Tuesday, 12 April 2011

The Other Side Of CF.

I have added a page at the top of my blog, which is titled my 'CF Daily Routine.' It's just a guide as to what living with CF is like, all the medications and treatments I have to do daily, just to try and stay alive!

Cystic Fibrosis is not the only problem I have, although most of the others are related and it's because of CF that I have them.
I was going to post a link to something like wikipedia, but after reading the CF page myself, I think they should make a 'thickipedia' using much more normal words, lol! Seriously, the amount of long-winded, medical terms they use on that website, I understand some of them because of being around hospitals and doctors using those terms all the time, but some of the words baffled me and I've dealt with this rubbish for 20 years, lol!!
So here is the other side to CF written by yours truly.. :)

One of the biggest problems I have is something called 'CF Related Diabetes' which I was diagnosed with 9 years ago. CF related Diabetes is not the same as normal type 1 or type 2 diabetes, it is actually a combination of both. I use insulin to control my diabetes and a 'diet restriction' is not recommended for me, due to the high calorie/fat intake I need, it is more important to control the diabetes with extra insulin than to stop eating certain foods.
When I get a chest-infection my sugars become higher so I have to adapt my insulin intake with how well, or unwell, I am. Also when my sugars aren't controlled, I lose weight.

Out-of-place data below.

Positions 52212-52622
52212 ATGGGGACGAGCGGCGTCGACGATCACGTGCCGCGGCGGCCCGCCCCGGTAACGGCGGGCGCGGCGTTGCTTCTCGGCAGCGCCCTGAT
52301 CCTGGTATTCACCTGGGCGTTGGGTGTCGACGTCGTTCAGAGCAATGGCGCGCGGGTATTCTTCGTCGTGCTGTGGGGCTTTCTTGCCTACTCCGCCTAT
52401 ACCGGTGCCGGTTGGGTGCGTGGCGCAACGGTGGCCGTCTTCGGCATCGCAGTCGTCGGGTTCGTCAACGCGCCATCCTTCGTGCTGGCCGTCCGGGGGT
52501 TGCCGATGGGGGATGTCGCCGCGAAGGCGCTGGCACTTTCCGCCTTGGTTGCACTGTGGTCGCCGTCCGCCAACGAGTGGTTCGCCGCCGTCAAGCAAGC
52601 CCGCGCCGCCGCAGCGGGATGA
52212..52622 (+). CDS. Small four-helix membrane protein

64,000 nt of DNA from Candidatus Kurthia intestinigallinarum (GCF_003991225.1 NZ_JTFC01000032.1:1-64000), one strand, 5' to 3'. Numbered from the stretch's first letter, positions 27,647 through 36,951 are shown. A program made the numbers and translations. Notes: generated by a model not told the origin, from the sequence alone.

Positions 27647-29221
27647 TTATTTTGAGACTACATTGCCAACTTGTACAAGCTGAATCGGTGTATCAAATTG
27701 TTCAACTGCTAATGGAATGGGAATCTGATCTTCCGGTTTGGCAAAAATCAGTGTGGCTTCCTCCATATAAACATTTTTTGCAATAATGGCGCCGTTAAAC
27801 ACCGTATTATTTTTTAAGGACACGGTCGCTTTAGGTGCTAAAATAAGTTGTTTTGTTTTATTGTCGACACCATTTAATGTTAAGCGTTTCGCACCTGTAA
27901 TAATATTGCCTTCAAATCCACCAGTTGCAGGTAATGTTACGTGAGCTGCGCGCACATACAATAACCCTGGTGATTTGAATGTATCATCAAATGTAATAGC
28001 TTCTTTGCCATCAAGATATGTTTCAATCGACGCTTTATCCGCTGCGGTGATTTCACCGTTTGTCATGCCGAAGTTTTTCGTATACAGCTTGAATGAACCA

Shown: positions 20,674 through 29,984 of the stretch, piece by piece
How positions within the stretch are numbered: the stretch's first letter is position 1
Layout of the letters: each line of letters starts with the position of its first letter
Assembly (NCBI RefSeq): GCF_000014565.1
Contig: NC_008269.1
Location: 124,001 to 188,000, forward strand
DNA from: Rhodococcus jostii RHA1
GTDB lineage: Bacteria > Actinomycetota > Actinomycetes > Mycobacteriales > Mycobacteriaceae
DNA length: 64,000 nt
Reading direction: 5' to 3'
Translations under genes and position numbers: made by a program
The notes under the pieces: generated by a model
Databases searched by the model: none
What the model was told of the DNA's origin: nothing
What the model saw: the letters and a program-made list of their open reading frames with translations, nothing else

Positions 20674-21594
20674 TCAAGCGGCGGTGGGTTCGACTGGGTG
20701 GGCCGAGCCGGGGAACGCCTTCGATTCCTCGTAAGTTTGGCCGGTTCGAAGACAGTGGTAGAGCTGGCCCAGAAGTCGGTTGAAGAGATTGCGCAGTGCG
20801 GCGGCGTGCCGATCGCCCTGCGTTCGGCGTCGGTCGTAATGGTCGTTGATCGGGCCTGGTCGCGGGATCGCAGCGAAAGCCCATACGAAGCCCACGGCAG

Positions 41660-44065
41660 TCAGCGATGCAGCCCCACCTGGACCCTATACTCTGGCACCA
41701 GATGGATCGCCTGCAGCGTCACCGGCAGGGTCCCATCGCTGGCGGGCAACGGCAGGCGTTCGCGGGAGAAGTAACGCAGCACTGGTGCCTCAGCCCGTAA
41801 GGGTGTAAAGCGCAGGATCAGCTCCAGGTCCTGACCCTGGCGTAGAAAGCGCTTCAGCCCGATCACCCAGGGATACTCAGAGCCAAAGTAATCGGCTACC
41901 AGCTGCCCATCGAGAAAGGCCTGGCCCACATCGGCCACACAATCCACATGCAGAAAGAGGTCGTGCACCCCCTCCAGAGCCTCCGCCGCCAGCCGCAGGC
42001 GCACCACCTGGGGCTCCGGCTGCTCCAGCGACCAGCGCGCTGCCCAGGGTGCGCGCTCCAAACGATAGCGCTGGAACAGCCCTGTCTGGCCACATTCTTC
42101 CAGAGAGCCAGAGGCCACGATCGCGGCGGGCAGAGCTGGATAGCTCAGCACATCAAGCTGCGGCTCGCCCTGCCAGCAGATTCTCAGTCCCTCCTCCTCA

I also sometimes need steroids to reduce inflammation in the airways, making breathing easier and to help with infections, however, steroids make my sugars sky-high so this was something I couldn't have until recently. For these reasons I've worked really hard to get my sugars under control and it's now no longer a factor stopping me from transplant. They had said if my sugars were constantly high I would not be able to be listed, mainly because after transplant you are on steroids permanently, so my sugars would need to be controlled enough to deal with the constant steroids.

CF also affects the digestive system, I'm lucky that I've never had any bowel blockages or anything, but this can occur in people with CF. I have to take enzymes with almost every item of food I have, to help break down the fats in foods because my own body doesn't do this, without these tablets, the fats would pass straight through me and would mean I might as well have not eaten because it does me no good! If I forget to take the tablets with even something such as a bag of crisps I get severe belly pains which are sometimes so bad I'm sick. So, these tablets are so important! I can take upto 30 a day, 3 with each meal, then 1-2 with snacks, so depending on how much I eat through the day, depends how many tablets I need!

Recently I was also told I have the beginnings of liver disease. I have an enlarged liver, so have to have routine ultrasound scans to keep an eye on things. Bile which is released from the liver to help digestion can block the bile ducts, which lead to liver damage, this can over time lead to scarring. The liver fails to rid the blood of toxins and doesn't make the necessary proteins which are responsible for things like blood clotting. This is one of the biggest signs that I have liver disease, my blood clotting levels are quite low so I am having extra vitamin K to help with this. Liver disease is the 3rd most common cause of death in CF.